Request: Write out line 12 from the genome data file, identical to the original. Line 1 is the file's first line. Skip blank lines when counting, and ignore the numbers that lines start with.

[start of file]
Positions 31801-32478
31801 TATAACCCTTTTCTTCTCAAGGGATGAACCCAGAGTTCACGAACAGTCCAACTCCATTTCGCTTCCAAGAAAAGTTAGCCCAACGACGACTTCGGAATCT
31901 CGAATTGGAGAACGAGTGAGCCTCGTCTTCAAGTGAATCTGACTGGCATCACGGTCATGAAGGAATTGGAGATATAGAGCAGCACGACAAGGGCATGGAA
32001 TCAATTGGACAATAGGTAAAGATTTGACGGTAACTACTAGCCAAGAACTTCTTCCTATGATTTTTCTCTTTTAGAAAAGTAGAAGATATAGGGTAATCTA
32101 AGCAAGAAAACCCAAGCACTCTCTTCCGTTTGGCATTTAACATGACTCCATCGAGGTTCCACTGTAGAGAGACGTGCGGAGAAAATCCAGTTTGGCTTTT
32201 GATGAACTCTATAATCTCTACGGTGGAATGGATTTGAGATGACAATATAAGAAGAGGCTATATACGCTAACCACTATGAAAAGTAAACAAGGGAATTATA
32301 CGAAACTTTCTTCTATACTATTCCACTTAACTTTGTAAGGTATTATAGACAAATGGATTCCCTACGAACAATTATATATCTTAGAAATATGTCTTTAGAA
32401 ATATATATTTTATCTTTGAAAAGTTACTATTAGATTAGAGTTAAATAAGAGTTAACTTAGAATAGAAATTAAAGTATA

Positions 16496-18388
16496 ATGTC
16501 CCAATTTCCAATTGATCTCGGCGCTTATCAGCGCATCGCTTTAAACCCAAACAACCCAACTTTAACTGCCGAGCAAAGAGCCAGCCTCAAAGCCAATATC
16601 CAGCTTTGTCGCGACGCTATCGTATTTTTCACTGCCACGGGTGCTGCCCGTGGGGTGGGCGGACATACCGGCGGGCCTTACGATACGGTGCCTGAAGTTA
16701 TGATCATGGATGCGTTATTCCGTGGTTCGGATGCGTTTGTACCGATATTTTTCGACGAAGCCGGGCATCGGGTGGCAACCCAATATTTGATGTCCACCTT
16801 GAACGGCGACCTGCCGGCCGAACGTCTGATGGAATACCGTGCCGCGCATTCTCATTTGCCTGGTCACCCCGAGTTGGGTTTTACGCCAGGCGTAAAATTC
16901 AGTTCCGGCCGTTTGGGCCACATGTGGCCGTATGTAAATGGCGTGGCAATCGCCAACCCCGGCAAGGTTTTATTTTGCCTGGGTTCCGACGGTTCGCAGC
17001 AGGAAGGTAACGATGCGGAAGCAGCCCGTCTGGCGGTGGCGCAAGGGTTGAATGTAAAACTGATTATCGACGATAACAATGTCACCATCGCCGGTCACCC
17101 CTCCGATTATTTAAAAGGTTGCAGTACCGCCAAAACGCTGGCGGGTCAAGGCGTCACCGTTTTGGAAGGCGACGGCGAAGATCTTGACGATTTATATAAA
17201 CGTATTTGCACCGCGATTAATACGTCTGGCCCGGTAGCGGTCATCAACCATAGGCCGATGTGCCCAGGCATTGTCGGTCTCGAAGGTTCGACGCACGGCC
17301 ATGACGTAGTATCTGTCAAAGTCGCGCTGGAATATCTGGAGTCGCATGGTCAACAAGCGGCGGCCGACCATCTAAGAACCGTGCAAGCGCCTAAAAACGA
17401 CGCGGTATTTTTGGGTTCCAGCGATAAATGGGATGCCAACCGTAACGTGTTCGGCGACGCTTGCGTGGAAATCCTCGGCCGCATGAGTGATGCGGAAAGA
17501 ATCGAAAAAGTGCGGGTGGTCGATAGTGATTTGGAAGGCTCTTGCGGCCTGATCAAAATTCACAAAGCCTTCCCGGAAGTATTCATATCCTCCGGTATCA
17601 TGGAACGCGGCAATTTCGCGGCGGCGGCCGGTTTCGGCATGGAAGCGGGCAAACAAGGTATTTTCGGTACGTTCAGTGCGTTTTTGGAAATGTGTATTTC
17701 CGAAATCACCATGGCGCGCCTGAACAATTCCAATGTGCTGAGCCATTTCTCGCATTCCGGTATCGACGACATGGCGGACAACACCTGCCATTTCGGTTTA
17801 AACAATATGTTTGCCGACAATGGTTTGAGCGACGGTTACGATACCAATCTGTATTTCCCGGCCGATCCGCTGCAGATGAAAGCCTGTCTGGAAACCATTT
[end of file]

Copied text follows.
16601 CAGCTTTGTCGCGACGCTATCGTATTTTTCACTGCCACGGGTGCTGCCCGTGGGGTGGGCGGACATACCGGCGGGCCTTACGATACGGTGCCTGAAGTTA